Infographic about non-invasive prenatal tests from iGene

NIPTs, such as the one by iGene, are alternative tests that mums-to-be can take, for peace of mind.


NIPTs are gaining popularity as it has proven itself to be increasingly reliable compared to other prenatal blood tests. With its high accuracy rate and faster turnaround time for results, mothers will have greater peace of mind. Having to worry is the last thing mums should do during their pregnancy.

There are a lot of things to consider when you’re expecting. Most screening tests simply produce results that can only be concluded as either abnormal or normal without identifying any specific cause in cases of abnormality in the results. This is another hurdle that one can experience during pregnancy. An ideal next step after screening is for mums to consider taking a diagnostic test to make sure.

Diagnostic tests in pregnancy

The two most common pregnancy diagnostic tests are Chorionic Villus Sampling (CVS) and Amniocentesis. Both are invasive methods of diagnostic tests that are carried out during pregnancy, which identify genetic disorders or chromosomal abnormalities.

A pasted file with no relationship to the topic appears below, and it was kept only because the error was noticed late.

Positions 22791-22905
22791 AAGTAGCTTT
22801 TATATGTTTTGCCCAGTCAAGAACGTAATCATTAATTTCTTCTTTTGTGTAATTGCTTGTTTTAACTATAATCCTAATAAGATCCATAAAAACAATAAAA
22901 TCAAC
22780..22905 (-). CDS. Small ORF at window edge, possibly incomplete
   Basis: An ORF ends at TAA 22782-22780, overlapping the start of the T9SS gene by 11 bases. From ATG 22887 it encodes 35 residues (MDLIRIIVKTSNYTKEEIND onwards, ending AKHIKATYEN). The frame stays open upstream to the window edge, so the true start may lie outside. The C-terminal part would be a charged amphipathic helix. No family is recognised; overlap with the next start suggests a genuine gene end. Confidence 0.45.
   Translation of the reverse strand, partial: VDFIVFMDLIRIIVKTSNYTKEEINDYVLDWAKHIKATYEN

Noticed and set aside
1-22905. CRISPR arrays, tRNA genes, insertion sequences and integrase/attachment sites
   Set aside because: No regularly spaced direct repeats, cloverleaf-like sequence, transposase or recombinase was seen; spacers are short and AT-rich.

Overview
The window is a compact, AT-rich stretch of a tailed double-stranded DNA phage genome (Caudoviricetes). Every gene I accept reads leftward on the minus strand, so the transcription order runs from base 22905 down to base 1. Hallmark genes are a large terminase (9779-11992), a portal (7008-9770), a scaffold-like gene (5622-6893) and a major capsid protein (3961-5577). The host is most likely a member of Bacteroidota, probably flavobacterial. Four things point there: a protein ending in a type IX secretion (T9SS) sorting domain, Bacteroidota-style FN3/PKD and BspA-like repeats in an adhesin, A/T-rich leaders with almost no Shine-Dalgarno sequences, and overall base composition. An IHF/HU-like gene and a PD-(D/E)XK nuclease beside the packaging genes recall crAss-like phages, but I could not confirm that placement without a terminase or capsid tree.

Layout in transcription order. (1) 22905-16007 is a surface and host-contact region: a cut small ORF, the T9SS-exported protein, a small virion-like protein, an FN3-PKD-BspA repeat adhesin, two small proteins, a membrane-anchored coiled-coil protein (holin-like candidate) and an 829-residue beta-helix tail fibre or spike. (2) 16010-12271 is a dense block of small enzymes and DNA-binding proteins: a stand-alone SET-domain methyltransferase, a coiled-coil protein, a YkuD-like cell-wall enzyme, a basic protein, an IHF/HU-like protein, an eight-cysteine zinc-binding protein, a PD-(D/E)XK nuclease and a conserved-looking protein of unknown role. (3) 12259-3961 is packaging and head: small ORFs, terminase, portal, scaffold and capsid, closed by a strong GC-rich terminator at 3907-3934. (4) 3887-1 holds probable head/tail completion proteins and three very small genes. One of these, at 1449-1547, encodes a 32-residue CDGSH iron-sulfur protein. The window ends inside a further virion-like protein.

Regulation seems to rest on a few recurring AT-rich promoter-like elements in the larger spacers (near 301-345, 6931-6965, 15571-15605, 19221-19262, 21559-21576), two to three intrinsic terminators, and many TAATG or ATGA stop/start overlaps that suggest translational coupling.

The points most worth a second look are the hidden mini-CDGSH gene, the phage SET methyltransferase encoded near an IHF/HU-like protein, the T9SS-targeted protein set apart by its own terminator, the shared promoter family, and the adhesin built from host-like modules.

CVS is done within week 10 to 13 of gestation. The procedure involves either the insertion of a needle into the uterus or guidance of a thin tube through the cervix to access the placenta and obtain a sample of chorionic villus cells.

Amniocentesis is a method similar to CVS and is carried out later in pregnancy at week 16 to 20. It entails ultrasound-guided withdrawal of amniotic fluid via a long, thin needle that is inserted through one’s abdominal wall and into the sac of fluid around the baby. It serves as an option for those who had to wait for previous screening results, but did not receive them in time to take the CVS test. Both CVS and Amniocentesis procedures can be uncomfortable with a risk of miscarriage and infection.


Above all, timing plays a significant role in your pregnancy journey.